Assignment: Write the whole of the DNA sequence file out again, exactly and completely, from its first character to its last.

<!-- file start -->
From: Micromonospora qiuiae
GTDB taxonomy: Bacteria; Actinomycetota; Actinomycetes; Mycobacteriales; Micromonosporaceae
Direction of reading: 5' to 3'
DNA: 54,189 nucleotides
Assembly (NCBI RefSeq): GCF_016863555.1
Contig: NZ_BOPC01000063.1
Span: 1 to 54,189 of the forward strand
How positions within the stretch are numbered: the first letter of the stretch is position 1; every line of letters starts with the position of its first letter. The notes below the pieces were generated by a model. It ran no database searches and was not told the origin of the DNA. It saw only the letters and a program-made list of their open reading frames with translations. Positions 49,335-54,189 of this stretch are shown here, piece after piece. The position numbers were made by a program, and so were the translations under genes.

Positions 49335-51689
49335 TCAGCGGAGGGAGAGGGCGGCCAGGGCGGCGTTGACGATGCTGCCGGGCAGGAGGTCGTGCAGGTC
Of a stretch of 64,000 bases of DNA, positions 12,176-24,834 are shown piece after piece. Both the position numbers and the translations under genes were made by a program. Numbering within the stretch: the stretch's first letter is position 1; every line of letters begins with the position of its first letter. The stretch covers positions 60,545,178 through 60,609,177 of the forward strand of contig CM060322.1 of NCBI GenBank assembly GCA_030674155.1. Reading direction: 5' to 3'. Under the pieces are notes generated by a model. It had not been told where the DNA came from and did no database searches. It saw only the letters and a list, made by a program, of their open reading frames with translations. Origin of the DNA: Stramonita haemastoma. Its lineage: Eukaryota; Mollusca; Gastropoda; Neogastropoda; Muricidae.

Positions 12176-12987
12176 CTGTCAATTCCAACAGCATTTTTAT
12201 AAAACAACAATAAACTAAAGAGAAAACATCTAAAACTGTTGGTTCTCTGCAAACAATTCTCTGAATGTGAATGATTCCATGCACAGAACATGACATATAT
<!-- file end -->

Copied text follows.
From: Micromonospora qiuiae
GTDB taxonomy: Bacteria; Actinomycetota; Actinomycetes; Mycobacteriales; Micromonosporaceae
Direction of reading: 5' to 3'
DNA: 54,189 nucleotides
Assembly (NCBI RefSeq): GCF_016863555.1
Contig: NZ_BOPC01000063.1
Span: 1 to 54,189 of the forward strand
How positions within the stretch are numbered: the first letter of the stretch is position 1; every line of letters starts with the position of its first letter. The notes below the pieces were generated by a model. It ran no database searches and was not told the origin of the DNA. It saw only the letters and a program-made list of their open reading frames with translations. Positions 49,335-54,189 of this stretch are shown here, piece after piece. The position numbers were made by a program, and so were the translations under genes.

Positions 49335-51689
49335 TCAGCGGAGGGAGAGGGCGGCCAGGGCGGCGTTGACGATGCTGCCGGGCAGGAGGTCGTGCAGGTC
Of a stretch of 64,000 bases of DNA, positions 12,176-24,834 are shown piece after piece. Both the position numbers and the translations under genes were made by a program. Numbering within the stretch: the stretch's first letter is position 1; every line of letters begins with the position of its first letter. The stretch covers positions 60,545,178 through 60,609,177 of the forward strand of contig CM060322.1 of NCBI GenBank assembly GCA_030674155.1. Reading direction: 5' to 3'. Under the pieces are notes generated by a model. It had not been told where the DNA came from and did no database searches. It saw only the letters and a list, made by a program, of their open reading frames with translations. Origin of the DNA: Stramonita haemastoma. Its lineage: Eukaryota; Mollusca; Gastropoda; Neogastropoda; Muricidae.

Positions 12176-12987
12176 CTGTCAATTCCAACAGCATTTTTAT
12201 AAAACAACAATAAACTAAAGAGAAAACATCTAAAACTGTTGGTTCTCTGCAAACAATTCTCTGAATGTGAATGATTCCATGCACAGAACATGACATATAT